- Lemon zest: Using citrus zest is one of the most underrated ingredients in baking. This Sicilian Ricotta pie will have a deep, natural lemony flavor due to the zest added both into the filling and also on top of the Pie as a decoration element. If for some reason you don´t like lemon, you can use orange zest too or replace it with one or two teaspoons of vanilla extract
For the Whipped mascarpone frosting (optional decoration element)
- Mascarpone: Very rich Italian cream cheese, exceptionally smooth, and easy to spread or whip. The flavor is milky and slightly sweet, and goes super well with this Italian dessert
- Heavy cream: As per above, use high-fat content (36%) heavy cream and use it very cold
- Powdered sugar: Icing sugar / Powdered sugar is the first choice when it comes to whipping up the frosting. The question I often get is whether the quantity is a typo. NO, it´s not! You do not actually need a lot of sugar when making whipped mascarpone frosting! It stays beautifully fluffy without tons of sugar, the secret is the technique of whipping, not the amount of sugar
- Lemon zest: again we will be using lemon zest to flavor this whipped mascarpone frosting
👩🍳 How to make this recipe
1. The importance of temperature while making Pie crust
When I started experimenting with baking, I had several disastrous attempts making Pies. Now I understand that the one and the only reason I failed was being impatient and forcing the dough even when its temperature was inappropriate.
Baking is science and in general, the temperature is one of the most important factors to understand AND utilize for our benefit. When I say temperature I don’t purely mean baking temperature but also the environment we work e.g kitchen temperature as well as the dough temperature.
While making this Pie crust, the temperature is everything! If the dough is too hot, it’s sticky and can’t be rolled out or shaped. If too cold, it will easily break. The entire Pie making process is a balancing exercise between keeping the dough cold enough but not too cold.
💡 Top Tip: Use your fridge or even better, if the freezer, to chill the dough whenever it is getting too warm to handle. 2-3 minutes in the freezer will make a huge difference and will result in a dough that is much easier to shape
2. The process of making Pie crust (Pasta Frolla)
Making Pasta Frolla in fact super quick, all you need to pay attention to is temperature as explained above.
- Make sure all ingredients are measured with a Digital scale and prepare all the tools ahead: Rolling pin, Silicone baking mat
- Place the measured butter chunks into the freezer for 5-10 minutes
- Sift together dry ingredients; flour, icing sugar, baking powder, and salt, mix so they are combined properly
- Add very cold butter chunks to dry ingredients and rub the mixture between your hands until it becomes a sand-like consistency. This will take about 3 minutes, make sure you do not spend too much time with this step as butter can easily warm up and that is something we want to avoid
- Add egg into the mixture and mix with your hands just until the dough comes together. First, it might look crumbly but do not add more wet or dry ingredients to the recipe instead gently knead the dough with the palm of your hand for a minute or two (do not over-knead and do not use a mixer) just until the dough becomes smooth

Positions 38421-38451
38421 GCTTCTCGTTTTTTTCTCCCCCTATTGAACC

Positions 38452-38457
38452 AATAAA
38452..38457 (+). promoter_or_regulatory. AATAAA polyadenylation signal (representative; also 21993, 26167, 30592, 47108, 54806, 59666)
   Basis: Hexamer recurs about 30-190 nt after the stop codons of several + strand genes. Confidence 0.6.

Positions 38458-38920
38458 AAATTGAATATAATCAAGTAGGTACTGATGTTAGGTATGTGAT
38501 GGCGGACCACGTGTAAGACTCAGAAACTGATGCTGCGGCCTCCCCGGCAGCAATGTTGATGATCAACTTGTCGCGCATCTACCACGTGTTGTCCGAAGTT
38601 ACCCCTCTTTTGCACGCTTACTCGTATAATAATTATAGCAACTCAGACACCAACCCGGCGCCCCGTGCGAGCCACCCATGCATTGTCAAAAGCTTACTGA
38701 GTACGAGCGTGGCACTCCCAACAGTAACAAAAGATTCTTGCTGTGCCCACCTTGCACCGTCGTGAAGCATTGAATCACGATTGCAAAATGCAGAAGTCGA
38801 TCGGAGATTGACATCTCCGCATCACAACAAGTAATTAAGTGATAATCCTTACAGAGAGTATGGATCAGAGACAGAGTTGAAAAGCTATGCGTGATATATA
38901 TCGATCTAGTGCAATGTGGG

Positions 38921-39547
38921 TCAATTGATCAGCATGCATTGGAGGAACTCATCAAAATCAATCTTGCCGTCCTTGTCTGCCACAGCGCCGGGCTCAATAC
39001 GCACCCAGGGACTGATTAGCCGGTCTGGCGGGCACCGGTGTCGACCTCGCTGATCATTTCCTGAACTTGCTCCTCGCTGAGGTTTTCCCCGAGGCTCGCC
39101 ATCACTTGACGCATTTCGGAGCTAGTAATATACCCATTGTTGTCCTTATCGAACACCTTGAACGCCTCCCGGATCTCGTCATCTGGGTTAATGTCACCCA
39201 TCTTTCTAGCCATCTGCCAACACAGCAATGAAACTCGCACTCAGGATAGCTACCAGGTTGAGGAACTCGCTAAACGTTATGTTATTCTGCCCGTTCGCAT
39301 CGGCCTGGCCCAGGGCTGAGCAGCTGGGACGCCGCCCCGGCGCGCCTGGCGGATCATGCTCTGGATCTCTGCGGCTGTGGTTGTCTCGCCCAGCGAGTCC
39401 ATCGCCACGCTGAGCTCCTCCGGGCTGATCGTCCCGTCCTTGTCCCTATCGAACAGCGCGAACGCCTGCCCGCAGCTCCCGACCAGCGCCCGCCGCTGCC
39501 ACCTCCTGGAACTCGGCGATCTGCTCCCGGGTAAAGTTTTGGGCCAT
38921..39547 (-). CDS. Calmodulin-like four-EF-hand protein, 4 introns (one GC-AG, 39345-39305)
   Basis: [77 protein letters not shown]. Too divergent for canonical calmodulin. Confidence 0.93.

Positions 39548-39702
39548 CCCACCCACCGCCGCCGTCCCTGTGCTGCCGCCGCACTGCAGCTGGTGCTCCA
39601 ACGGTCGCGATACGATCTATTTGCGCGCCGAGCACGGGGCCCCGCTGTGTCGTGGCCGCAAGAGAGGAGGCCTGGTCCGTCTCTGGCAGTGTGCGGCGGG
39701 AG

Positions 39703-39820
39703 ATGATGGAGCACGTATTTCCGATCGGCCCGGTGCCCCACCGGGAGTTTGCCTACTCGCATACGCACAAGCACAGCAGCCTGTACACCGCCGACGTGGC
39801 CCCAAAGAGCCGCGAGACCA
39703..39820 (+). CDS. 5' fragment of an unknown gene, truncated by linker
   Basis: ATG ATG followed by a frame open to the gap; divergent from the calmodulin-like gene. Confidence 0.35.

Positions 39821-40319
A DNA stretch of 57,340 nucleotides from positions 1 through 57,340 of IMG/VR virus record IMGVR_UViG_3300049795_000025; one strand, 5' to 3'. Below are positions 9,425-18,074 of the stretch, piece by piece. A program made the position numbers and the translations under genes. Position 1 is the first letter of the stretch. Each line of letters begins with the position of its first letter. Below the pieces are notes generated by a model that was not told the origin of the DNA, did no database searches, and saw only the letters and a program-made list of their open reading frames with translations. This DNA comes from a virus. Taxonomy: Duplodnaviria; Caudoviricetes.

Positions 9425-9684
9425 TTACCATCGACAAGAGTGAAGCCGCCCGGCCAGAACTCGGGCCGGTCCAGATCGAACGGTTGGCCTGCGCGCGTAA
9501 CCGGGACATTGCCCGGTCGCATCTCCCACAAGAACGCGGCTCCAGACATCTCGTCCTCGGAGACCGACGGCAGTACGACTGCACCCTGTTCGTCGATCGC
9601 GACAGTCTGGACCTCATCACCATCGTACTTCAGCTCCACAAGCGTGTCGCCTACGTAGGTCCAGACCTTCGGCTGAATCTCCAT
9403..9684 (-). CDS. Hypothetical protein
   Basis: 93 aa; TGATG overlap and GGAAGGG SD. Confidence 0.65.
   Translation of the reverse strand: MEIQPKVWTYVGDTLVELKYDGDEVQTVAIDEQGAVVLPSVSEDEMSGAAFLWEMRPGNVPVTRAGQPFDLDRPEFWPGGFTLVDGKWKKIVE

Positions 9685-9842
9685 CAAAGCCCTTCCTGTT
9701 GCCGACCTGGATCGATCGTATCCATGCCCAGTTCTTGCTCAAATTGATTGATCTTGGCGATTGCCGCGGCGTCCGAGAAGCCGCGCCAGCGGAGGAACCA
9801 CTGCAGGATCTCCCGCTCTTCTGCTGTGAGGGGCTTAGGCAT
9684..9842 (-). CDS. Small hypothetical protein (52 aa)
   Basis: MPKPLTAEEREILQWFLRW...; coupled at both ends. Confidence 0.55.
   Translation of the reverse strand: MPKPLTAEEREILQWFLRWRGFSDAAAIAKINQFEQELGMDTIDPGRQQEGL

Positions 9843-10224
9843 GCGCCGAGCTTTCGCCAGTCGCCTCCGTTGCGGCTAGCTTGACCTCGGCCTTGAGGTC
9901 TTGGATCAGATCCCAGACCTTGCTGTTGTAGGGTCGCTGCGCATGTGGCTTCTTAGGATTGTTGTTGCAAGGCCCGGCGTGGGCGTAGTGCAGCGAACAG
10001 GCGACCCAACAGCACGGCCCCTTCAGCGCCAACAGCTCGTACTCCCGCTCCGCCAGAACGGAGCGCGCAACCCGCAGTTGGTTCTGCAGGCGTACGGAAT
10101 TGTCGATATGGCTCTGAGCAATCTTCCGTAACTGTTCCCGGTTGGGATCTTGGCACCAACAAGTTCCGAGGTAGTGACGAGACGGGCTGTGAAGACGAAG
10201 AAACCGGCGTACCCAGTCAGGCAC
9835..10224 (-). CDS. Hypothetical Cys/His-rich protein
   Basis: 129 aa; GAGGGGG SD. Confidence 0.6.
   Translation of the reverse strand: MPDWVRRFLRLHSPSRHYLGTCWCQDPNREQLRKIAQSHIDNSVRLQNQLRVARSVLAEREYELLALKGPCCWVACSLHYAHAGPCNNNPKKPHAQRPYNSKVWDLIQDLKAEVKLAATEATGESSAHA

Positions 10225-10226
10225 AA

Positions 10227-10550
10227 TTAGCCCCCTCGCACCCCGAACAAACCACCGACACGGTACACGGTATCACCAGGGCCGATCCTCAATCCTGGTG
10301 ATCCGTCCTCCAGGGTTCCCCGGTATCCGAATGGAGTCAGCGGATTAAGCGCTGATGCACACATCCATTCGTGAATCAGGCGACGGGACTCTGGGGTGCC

- If the dough is too warm and sticky, place it in the fridge for 10-15 minutes first. Otherwise, continue rolling the dough out between two Silicone baking mat to about 27cm / 10-11inch
- Place the dough into the freezer for 10-15 min in between the two Silicone baking mat. Do not remove the mat at this point as the dough might stick to the mat while it is warm and it would break the dough
You will be pleased to know that, unlike other recipes state, no food processor is needed to make the pie dough. In fact, I make all my tart and pie recipes with the same process, by hand. The key is the technique - mainly keeping the dough cold - no need for fancy, expensive tools like a food processor.
💡 Top Tip: I strongly advise using 2 silicone baking mats whenever you need to roll pie dough, but if you do not own this wonderful, inexpensive baking equipment, flour your working surface and roll the dough on that
3. How to prepare the Ricotta filling
This Ricotta filling has the most amazing custard-like texture, no surprise since we are using the same ingredients as for a custard Pie; egg yolk, cream, etc.
- Whip room temperature ricotta for 1-2 minutes with the help of an electric hand mixer
- Add sugar and whip for a further minute
- Add corn starch and whip until combined
- Add room temperature eggs one by one while continuing whipping
- Then, whip in room temperature cream
- Finally, fold in lemon zest
After the process, you should get a creamy, lightly whipped Ricotta filling.
💡 Top Tip: If your ricotta is rather wet / watery, make sure you drain it first
4. What is blind baking
Baking blind is the process of baking a pie or tart crust without the filling. It’s done by lining the Pie tin with parchment paper and filling it with eg. baking beans. Blind baking is the most important step to avoiding soggy bottom on your Pie, that is every bakers´ biggest nightmare! Yet, so many recipes fail to explain the basic rule of how to avoid soggy bottom on Pies.
The secret is that the crust needs to be fully pre-baked (blind baking) before pouring the ricotta filling in. Do not trust recipes that state to pre-bake pie crust for 10-15 minutes only.
💡 Top Tip: You will need to bake the pie crust all the way until it reaches a beautiful golden color, and the bottom, as well as the side, is fully baked, as the crust won’t bake further after the filling is in